From McDonald’s to the NSA

Written by Robert Epstein on . Posted in Op-Ed

With every new technological innovation, thousands of new jobs are created and new skills are needed. As a co-founder of AboutWeb, an information technology (IT) government contractor based in Gaithersburg, Maryland, I became increasingly concerned over the years that people in economically-challenged areas were getting left out of the ongoing technology boom. IT jobs were filled by foreign workers, and I wondered whether these IT jobs could be filled by unemployed Americans with a little bit of training; many of these IT positions don’t even require a degree.

The need to fill technology jobs, specifically with cybersecurity professionals, will continue to grow exponentially in the coming decade; the problem is that there are not enough qualified people to fill all these jobs.Therein lies the opportunity.Many economically-challenged individuals actually live in close proximity to these thriving technology companies. Instead of reaching out to train and develop workers right in their backyard and create jobs for American citizens, these companies have looked outside the U.S. for talent.

Because of my heritage and upbringing, I learned from a very early age about the importance of giving back and helping to make the world a better place. I felt it was time to take some action and created AboutWeb Cares. The goal is to empower people in economically-disadvantaged neighborhoods by retraining and retooling their skills and giving them on-the-job experience to help them find good jobs with opportunities for advancement. American companies will benefit from hiring local talent, which will allow them to continue to create high-paying American jobs, and they will give individuals the opportunity to break the cycle of generational poverty, provide these workers with dignity, and give them a chance at a better life. Our motto at AboutWeb Cares is “Building skills, empowering people, one job at a time.”

Through my AboutWeb Cares program, I hire employees on a part-time basis and pay them to come into the office and train in IT skills. They spend a portion of their day in a classroom learning and the other time doing on-the-job training. I utilize a two-plus-one hiring model: For every two employees of AboutWeb that we deploy onto a billable contract, I use a portion of those funds to hire another new employee into the program. In other words, I make a little less profit but change a life!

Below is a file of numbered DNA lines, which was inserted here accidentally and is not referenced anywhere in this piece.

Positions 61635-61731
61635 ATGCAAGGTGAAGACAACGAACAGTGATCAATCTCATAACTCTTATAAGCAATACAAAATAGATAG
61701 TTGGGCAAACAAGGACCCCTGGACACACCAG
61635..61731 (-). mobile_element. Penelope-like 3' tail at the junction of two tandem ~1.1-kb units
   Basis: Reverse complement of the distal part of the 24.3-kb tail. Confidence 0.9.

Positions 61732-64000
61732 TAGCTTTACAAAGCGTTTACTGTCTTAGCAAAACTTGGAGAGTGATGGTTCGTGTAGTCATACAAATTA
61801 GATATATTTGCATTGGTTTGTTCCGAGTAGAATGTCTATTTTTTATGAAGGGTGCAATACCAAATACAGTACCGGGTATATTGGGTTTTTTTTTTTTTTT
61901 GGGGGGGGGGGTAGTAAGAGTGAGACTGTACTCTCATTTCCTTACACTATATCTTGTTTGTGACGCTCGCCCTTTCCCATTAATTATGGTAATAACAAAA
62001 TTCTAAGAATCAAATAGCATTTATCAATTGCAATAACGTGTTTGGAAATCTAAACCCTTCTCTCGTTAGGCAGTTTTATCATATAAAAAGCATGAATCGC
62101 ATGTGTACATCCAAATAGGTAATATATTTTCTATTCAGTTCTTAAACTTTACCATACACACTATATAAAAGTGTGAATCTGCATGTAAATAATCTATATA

My goal is to transition these part-time training hires into a full-time IT roles, thus giving them a chance to break out of their dead-end minimum wage jobs and into new, higher-paying, and growth-oriented IT positions. I like to say, we’re helping people go from McDonald’s to the NSA (National Security Agency).

Now, I have nothing against bringing in international talent with specialized skills for certain functions, but this has become the norm and not the exception. As a result, overseas employees receive the huge benefit of continuous, on-the-job training and learning, while leaving our local unskilled workers further and further behind. I think this is not only wrong, but shortsighted. If companies just took the time to train people properly in their local areas, this would ultimately empower individuals to be qualified for high-paying, high-demand jobs, reduce the need for government assistance, and change the course of their lives for the better.

If I can inspire every one of my fellow IT owners to try this model, we could drastically reduce poverty and crime, reduce burdens on state and federal government assistance programs (which could mean lower taxes), protect our country from cyber-attacks, and — the best part — change someone’s life and lift their family out of generational poverty forever. 

I currently have 14 people in the program and want to expand to 100 people by the end of 2019. To celebrate our growth, we recently marked the grand opening of our new Baltimore City IT and Jobs Training Center, which can accommodate 24 trainees on a rotating basis. At our ribbon-cutting ceremony, we received a recognition award from Sen. Chris Van Hollen’s office as well as representation from the offices of Sen. Ben Cardin, Gov. Larry Hogan, Rep. Elijah Cummings, Mayor Catherine Pugh, and other community leaders who have been very supportive of the idea. AboutWeb is also looking to partner with local government organizations and nonprofits to bring in a stream of potential workers for the program.

If we can get folks excited and help them to see possibilities where they never saw possibilities before, then we’re doing our job and also filling positions with American workers — a true win-win.

By Robert Epstein